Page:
Sunday, August 16, 2015

A case in which metric data are better analyzed by an ordinal model

Here we consider some data that might have been smoothly distributed over a metric scale, but ended up being concentrated on only a few values. The usual treatment of the data as normally or t-distributed is not appropriate, and instead the data are binned and analyzed as ordinal.

The data are from an unpublished study by Shannon Bailey and Dr. Valerie Sims. In their experiment, people read a description of animal cruelty that occurred either in a kennel (group 1, N=270) or in an animal shelter (group 2, N=253). The people then responded with how big a fine they thought should be assessed to the transgressor, on a continuous scale from zero to 2,000 dollars. ($2,000 was the maximum allowed by state law at the time of the experiment.)

Because the responses are on a continuous scale, it seems reasonable to apply a model that describes the data as t-distributed, for which we estimate the means, scales, and normality. For details of the model, see Ch. 16 of DBDA2E  or the article in JEP:General. The result is shown below:
Unfortunately, the histograms of the data in the upper-right panels above show that a t distribution is a terrible description of the data. We cannot really interpret the parameters of the model very meaningfully when the model doesn't describe the data very well.

Despite the fact that the response scale was continuous, the responses were spontaneously ordinal. A histogram of the data (collapsed across groups) is shown below:
Notice that responses are strongly limited to 0, 500, 1000, 1500, and 2000. There are very few response values between those multiples of 500. The data were therefore converted to ordinal values as follows:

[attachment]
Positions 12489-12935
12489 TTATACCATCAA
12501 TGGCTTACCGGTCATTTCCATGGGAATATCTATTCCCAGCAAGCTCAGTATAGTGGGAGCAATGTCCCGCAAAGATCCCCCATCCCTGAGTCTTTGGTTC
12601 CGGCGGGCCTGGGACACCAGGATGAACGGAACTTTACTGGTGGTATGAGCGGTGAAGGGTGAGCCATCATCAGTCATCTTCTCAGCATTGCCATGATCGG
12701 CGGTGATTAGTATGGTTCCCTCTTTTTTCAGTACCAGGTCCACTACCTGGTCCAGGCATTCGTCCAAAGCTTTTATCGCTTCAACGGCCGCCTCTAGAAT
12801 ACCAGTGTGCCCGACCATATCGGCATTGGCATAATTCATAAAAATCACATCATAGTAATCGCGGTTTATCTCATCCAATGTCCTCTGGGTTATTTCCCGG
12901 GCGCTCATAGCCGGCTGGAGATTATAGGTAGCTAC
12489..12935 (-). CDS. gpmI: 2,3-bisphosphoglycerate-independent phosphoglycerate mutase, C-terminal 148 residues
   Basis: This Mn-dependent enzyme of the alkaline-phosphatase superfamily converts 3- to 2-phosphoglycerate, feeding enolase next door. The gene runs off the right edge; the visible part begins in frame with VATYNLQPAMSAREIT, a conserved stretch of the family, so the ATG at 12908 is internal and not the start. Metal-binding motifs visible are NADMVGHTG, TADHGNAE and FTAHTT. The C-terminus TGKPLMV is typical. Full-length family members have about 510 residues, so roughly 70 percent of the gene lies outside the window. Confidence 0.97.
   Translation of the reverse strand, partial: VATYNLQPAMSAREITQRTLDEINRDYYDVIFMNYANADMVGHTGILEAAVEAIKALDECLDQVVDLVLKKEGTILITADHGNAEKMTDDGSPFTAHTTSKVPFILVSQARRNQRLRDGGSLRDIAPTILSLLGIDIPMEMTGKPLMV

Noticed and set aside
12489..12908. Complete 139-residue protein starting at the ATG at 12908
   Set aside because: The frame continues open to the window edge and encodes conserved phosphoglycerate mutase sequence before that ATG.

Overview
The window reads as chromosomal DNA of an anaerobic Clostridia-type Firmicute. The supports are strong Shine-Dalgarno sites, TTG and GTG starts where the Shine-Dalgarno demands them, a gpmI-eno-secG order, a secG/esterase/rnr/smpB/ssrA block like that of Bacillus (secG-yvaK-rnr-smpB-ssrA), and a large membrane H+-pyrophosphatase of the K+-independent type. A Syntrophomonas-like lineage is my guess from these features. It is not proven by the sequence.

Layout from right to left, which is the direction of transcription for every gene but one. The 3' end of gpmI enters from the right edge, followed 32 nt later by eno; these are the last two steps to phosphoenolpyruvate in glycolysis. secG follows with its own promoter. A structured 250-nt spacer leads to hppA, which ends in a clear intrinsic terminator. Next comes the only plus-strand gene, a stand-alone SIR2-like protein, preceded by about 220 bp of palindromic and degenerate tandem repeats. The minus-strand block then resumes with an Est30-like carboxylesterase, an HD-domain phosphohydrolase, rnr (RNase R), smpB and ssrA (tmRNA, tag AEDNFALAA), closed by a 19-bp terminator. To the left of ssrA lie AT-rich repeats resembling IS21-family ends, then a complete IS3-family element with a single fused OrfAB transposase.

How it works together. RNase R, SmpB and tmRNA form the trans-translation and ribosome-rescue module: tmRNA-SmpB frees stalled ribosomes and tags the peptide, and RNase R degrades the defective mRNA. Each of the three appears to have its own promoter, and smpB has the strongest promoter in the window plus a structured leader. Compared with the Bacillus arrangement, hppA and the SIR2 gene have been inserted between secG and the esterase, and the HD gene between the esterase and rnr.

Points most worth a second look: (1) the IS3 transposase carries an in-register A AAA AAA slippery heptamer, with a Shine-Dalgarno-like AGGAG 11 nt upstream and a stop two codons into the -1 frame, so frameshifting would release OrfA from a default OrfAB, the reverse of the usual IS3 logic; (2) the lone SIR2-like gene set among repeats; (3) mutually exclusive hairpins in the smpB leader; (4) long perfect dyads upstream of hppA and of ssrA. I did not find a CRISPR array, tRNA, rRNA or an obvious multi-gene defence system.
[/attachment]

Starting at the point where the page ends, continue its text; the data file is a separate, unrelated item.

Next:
0 - 50  --> 1
50 - 450 --> 2
450 - 550 --> 3
550 - 950 --> 4
and so forth.

The resulting ordinal data were then analyzed using the cumulative thresholded normal model described in Ch. 23.3 of DBDA2E. The results were as follows:
Notice in the upper-right panels above that the data are described very accurately by the model. We can therefore put some merit into the interpretation of the parameters. The effect size (lower-right panel above) has a magnitude of about 0.35, indicating that people assigned fines in the kennel about 1/3 standard deviation higher than in the shelter.

Thanks go to Shannon Bailey for bringing this to my attention and for sharing the data so I could make this blog post.

Monday, August 3, 2015

Bayesian meta-analysis provides high-precision estimate of cosmic impact event at ~12,800 years before 1950

A recently published article in PNAS reports a Bayesian meta-analysis of data from 354 samples from 23 geological sites on 4 continents, yielding a 95% credible interval from 12,835 to 12,735 years before 1950 for the cosmic impact event that formed the Younger Dryas boundary layer. The article, authored by J. P. Kennett with many co-authors, can be found at the PNAS web site.